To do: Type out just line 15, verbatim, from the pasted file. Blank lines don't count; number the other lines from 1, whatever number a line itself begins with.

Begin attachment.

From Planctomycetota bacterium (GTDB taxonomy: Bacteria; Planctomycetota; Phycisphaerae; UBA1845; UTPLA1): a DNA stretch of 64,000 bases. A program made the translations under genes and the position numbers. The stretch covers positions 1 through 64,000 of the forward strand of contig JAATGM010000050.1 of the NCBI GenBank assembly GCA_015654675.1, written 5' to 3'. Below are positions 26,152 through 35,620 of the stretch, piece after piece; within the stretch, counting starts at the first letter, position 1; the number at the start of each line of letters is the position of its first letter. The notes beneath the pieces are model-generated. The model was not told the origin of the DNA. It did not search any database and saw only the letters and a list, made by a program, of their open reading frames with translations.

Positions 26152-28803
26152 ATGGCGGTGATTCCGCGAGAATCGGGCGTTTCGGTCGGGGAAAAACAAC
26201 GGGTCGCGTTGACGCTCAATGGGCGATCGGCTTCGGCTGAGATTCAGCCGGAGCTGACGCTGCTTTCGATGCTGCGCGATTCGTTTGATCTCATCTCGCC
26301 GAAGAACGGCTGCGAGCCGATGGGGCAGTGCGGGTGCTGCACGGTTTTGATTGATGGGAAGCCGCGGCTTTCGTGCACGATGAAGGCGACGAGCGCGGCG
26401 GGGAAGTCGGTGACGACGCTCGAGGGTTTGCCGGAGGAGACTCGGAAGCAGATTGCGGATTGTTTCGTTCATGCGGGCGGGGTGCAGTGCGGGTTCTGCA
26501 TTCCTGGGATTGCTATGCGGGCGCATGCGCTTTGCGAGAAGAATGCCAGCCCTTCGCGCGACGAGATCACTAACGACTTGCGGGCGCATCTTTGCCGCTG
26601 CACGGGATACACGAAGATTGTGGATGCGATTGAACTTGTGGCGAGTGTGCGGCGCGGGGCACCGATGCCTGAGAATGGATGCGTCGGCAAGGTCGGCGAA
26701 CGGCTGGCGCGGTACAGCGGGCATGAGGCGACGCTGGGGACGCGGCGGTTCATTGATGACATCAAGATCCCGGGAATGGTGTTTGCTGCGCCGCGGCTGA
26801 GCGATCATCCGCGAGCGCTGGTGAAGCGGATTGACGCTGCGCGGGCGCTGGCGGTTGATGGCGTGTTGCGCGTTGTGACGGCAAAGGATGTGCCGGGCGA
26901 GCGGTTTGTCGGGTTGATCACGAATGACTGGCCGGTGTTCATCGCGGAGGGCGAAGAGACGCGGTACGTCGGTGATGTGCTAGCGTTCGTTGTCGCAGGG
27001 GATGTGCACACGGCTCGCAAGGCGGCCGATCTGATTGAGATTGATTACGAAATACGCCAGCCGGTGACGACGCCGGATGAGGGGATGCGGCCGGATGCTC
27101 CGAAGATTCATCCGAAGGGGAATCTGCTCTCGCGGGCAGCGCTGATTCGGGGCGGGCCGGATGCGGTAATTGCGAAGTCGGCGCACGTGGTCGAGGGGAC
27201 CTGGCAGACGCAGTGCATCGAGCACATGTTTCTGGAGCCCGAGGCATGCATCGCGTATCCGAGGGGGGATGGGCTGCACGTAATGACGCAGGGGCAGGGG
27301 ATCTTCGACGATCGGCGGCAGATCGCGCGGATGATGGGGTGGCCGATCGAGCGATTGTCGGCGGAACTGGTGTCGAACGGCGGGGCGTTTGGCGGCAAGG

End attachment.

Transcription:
27301 ATCTTCGACGATCGGCGGCAGATCGCGCGGATGATGGGGTGGCCGATCGAGCGATTGTCGGCGGAACTGGTGTCGAACGGCGGGGCGTTTGGCGGCAAGG